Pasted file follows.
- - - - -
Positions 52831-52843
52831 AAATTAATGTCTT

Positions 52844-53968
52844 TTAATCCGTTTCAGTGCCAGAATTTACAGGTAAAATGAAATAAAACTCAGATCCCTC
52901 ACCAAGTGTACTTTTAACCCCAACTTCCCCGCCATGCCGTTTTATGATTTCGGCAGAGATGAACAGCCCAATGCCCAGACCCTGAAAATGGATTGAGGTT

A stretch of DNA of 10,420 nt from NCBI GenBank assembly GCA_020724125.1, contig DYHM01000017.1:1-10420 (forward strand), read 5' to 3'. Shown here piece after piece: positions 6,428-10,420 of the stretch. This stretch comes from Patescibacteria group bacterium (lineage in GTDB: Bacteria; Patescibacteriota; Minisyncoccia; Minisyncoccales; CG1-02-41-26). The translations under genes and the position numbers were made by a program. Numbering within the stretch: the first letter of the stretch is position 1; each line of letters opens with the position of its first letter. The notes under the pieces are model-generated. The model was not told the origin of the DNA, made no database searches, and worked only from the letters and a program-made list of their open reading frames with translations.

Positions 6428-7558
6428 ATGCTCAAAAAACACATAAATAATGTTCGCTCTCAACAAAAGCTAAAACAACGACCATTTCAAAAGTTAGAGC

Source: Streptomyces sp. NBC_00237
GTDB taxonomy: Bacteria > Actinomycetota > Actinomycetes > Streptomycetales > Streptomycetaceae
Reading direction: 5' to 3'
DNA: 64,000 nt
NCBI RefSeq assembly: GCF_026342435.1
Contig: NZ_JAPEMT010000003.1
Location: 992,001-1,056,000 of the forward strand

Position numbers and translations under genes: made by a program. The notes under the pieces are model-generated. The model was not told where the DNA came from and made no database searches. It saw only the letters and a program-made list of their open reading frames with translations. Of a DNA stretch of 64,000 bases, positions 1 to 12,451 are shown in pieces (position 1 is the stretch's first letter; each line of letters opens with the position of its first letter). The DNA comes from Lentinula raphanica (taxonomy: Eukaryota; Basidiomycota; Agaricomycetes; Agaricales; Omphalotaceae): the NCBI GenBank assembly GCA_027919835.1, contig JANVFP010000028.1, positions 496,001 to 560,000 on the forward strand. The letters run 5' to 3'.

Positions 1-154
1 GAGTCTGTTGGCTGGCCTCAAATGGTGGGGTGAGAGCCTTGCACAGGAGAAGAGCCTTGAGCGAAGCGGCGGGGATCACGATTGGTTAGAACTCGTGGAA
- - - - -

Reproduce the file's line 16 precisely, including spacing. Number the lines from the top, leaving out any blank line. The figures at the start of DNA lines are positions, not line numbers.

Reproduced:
Position numbers and translations under genes: made by a program. The notes under the pieces are model-generated. The model was not told where the DNA came from and made no database searches. It saw only the letters and a program-made list of their open reading frames with translations. Of a DNA stretch of 64,000 bases, positions 1 to 12,451 are shown in pieces (position 1 is the stretch's first letter; each line of letters opens with the position of its first letter). The DNA comes from Lentinula raphanica (taxonomy: Eukaryota; Basidiomycota; Agaricomycetes; Agaricales; Omphalotaceae): the NCBI GenBank assembly GCA_027919835.1, contig JANVFP010000028.1, positions 496,001 to 560,000 on the forward strand. The letters run 5' to 3'.